Watching Butler as he unveils a series of twisting, corkscrew moves around the hoop, or seeing him deftly tip a ball away from an opponent to start a fast break, "unathletic" might be the last term you'd apply to him. However, the New Jersey sophomore views himself in those terms, which led to the development of a variety of spins, pump fakes and other balletic movements that have him third on the team in scoring.
"Honestly, I am not the most athletic person in the world," Butler said with a grin. "I started noticing it when I was younger. I'd lay the ball up and get my shot blocked, and it happened plenty of times."
Spurred by those playground rejections, Butler began developing a series of moves to throw defenders off balance. Pump fake. Drop step. Step back. Spin. Pivot. All old school moves, but blended together in a manner that confounds even the savviest of defenders.
Also helping Butler is the fact that his offensive repertoire has fit in well with the schemes of both of his collegiate coaches. Under John Beilein, Butler was able to come off screens and get the ball to the hoop, while in the Huggins system he is able to use his ball skills more off the dribble and the offensive glass. Either way, however, he has been a success, and he hasn't had to change much about his game since the arrival of Huggins.
"We have a coach now who likes us to go inside, and he stresses pump fakes and finishing strong," said Butler, who obviously relishes the chances that system provides for him. "That's one thing I am trying to do right now."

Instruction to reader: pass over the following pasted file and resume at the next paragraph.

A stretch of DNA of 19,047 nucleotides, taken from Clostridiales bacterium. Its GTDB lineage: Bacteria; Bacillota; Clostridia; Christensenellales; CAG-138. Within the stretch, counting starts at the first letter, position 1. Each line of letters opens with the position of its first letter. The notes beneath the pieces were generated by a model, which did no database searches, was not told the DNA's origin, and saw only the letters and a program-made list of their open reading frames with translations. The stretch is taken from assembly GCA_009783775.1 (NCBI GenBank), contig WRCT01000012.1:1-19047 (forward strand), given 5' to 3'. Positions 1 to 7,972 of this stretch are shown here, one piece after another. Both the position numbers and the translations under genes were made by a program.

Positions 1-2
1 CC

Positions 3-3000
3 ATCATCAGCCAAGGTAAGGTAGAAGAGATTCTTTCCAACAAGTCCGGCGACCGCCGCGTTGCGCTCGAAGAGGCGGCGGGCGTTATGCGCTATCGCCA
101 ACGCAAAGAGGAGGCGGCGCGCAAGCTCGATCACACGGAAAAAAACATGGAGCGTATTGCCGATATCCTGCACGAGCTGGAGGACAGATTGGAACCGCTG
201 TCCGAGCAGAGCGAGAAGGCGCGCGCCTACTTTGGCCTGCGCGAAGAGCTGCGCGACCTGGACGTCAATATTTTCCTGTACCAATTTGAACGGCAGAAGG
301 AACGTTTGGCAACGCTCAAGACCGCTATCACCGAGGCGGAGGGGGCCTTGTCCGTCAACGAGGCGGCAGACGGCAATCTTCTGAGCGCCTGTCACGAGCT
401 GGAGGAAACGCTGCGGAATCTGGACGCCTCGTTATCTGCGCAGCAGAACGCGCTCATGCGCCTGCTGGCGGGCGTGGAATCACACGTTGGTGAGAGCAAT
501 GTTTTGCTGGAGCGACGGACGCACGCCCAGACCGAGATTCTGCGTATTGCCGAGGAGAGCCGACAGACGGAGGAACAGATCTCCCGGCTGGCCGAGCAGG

It's tough to quantify Butler's offensive game in general. He can step out and hit the three (he leads the team with a 50% success rate) but he has only taken 14 such shots in eight games. He gets his share of putbacks and second chance points, in a manner reminiscent of another undersized forward, WVU stalwart Damian Owens. He can slash to the basket and finish with an acrobatic move, but doesn't force the action (he has the fewest turnovers of any starter). But there's one thing – those moves – that come into play in almost every facet of the game.
Like a magician hiding his secrets, Butler isn't going to describe what he's thinking or the things he does to set up each opponent. However, he is willing to provide a couple of generalities.
"I'll do a spin move, and if I see someone ahead of me, I'll give them a pump fake," he said of a typical foray to the hoop. "If they jump, I go into them. If they don't jump, I'll give them another one, and then go up."
Of course, that's not a set pattern. Nor does Butler limit himself to just one or two moves before trying a shot. It's all about creating an opening to the basket, and he'll do whatever is required – even if it means stringing four or five moves together – to get to the rim.
Much of what Butler does is predicated on what the defender does. Just as West Virginia's players read the defense's reaction to a screen or the movement of the ball, so too does Butler when he is one-on-one, or in the lane with a chance to score.
"It's all off reactions," Butler said of his moves. "It's off a read I make on the defender. I'm just trying to read players and see what they do, and it is working right now."
That may be a bit of an understatement. Although Butler often treads inside against bigger foes, he leads West Virginia in shooting at 62%. Part of that is due to his decision-making (he also probably leads the team in fewest bad shot attempts), but it also goes back to his mindset when shooting the ball.
"I just want to make every shot," he said with determination. "Whenever I miss my first shot, I kind of get upset. I think about not missing any. Right now, I am shooting well, but you know that you might come back to reality soon. You are going to miss some shots, but you just have to let it roll off and come back on the next one."